Samuel Smiles.

The autobiography of Samuel Smiles, LL. D online

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Printed in Great Britain.

*' The history of a man's own hfe is, to himself, the
most interesting history in the world. Every man is
an original and solitary character. None can either
understand or feel the book of his own life like him-
self. The lives of other men are to him dry and
vapid when set beside his own."

— Cecil's Remains.

" In old age alone we are masters of a treasure of
which we cannot be deprived, the only treasure we
can call our own. The pleasures of memory, and
the retrospect of the varied images which in an active
life have floated before the mind, compensate, and
more than compensate, for the alternate pleasures
and cares of active life."

— Sir Archibald Alison.




The followlngf pages — the autobiography of a man
whose books have been sold by hundreds of thousands
in his own country, and translated into every languagfe
of Europe, and into most of those of Asia and
America — require no apology other than that which
the author himself has seen fit to set down in the
opening paragraphs of his work. The life, as con-
ceived and chronicled by himself, of an author whose
thoughts have arrested and held the attention of more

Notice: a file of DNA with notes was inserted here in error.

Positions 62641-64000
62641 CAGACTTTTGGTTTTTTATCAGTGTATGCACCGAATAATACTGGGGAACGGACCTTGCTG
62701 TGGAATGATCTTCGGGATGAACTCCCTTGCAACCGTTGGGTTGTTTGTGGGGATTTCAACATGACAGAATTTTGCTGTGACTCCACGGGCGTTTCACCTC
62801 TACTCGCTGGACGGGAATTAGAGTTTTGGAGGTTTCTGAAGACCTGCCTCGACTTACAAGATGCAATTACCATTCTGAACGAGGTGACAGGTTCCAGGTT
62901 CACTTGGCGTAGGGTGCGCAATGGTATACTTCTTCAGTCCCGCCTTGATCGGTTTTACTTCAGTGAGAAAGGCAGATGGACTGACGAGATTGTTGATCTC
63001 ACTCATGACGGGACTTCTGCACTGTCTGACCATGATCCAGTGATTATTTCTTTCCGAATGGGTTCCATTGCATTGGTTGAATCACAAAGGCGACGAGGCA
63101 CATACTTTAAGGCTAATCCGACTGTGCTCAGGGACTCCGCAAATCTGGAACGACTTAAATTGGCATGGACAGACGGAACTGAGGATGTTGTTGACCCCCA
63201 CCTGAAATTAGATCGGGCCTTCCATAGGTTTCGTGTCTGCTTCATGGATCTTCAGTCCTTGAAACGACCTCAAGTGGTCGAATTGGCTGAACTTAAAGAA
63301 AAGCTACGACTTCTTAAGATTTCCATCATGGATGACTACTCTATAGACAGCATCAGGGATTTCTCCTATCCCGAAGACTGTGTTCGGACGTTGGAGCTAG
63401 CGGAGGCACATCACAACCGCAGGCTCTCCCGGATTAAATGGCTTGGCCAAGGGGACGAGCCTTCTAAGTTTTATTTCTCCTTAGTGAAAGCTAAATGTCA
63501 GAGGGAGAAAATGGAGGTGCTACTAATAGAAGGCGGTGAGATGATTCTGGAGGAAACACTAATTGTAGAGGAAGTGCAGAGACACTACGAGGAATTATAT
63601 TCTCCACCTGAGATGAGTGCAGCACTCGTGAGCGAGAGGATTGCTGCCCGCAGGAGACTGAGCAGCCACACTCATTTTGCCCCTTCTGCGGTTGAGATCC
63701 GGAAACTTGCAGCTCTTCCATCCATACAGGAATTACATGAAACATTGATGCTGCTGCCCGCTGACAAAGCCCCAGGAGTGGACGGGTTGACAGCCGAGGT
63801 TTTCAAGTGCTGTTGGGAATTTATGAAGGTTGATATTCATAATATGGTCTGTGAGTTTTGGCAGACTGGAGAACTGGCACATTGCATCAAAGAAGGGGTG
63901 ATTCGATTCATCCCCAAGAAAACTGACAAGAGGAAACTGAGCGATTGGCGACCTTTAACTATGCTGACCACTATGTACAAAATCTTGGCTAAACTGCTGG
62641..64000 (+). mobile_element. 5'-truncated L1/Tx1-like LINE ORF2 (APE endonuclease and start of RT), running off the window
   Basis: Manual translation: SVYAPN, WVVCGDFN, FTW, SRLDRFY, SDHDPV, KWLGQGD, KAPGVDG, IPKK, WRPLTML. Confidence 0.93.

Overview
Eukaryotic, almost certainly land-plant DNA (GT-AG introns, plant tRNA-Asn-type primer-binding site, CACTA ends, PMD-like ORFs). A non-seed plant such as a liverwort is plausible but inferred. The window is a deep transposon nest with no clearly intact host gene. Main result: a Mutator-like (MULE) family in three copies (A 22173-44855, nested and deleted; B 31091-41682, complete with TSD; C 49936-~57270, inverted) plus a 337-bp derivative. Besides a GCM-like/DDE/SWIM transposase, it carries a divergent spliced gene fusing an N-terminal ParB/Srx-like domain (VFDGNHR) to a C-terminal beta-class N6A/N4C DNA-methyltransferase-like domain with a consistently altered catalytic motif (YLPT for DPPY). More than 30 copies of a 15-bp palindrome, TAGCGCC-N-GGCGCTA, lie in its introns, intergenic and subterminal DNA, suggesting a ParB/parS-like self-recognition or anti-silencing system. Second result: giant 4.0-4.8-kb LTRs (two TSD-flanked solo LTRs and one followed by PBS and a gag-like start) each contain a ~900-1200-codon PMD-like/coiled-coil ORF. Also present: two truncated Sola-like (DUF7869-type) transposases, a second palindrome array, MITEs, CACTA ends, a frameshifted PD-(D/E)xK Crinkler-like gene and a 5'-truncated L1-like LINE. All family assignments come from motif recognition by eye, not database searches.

than a generation of readers, cannot fail to be of
interest, even when, as in the present case, there is
nothing eventful, apart from the writing of his books,
to be recorded.

Dr Smiles' first book was published in 1836, and
he continued to write till nearly the close of the
century. The period of his literary labours, therefore,
is almost exactly coincident with the reign of the late
Queen Victoria, the age pre-eminently of mechanical
invention. Dr Smiles' achievement is that by common
consent he is recognised as the authorised and pious
chronicler of the men who founded the industrial
greatness of England.

His works, therefore, have a historical value pecu-
liarly their own. They are a storehouse of facts,
gathered not so mucR from books as from intercourse
with the living actors in the events which he



chronicles, and from inquiry made on the scene of
their labours. He has thus rescued from oblivion
many incidents in the lives of the great Engineers
which would have been irretrievably lost, but for his
pious and enthusiastic care.

Nor is the monument which he has raised to their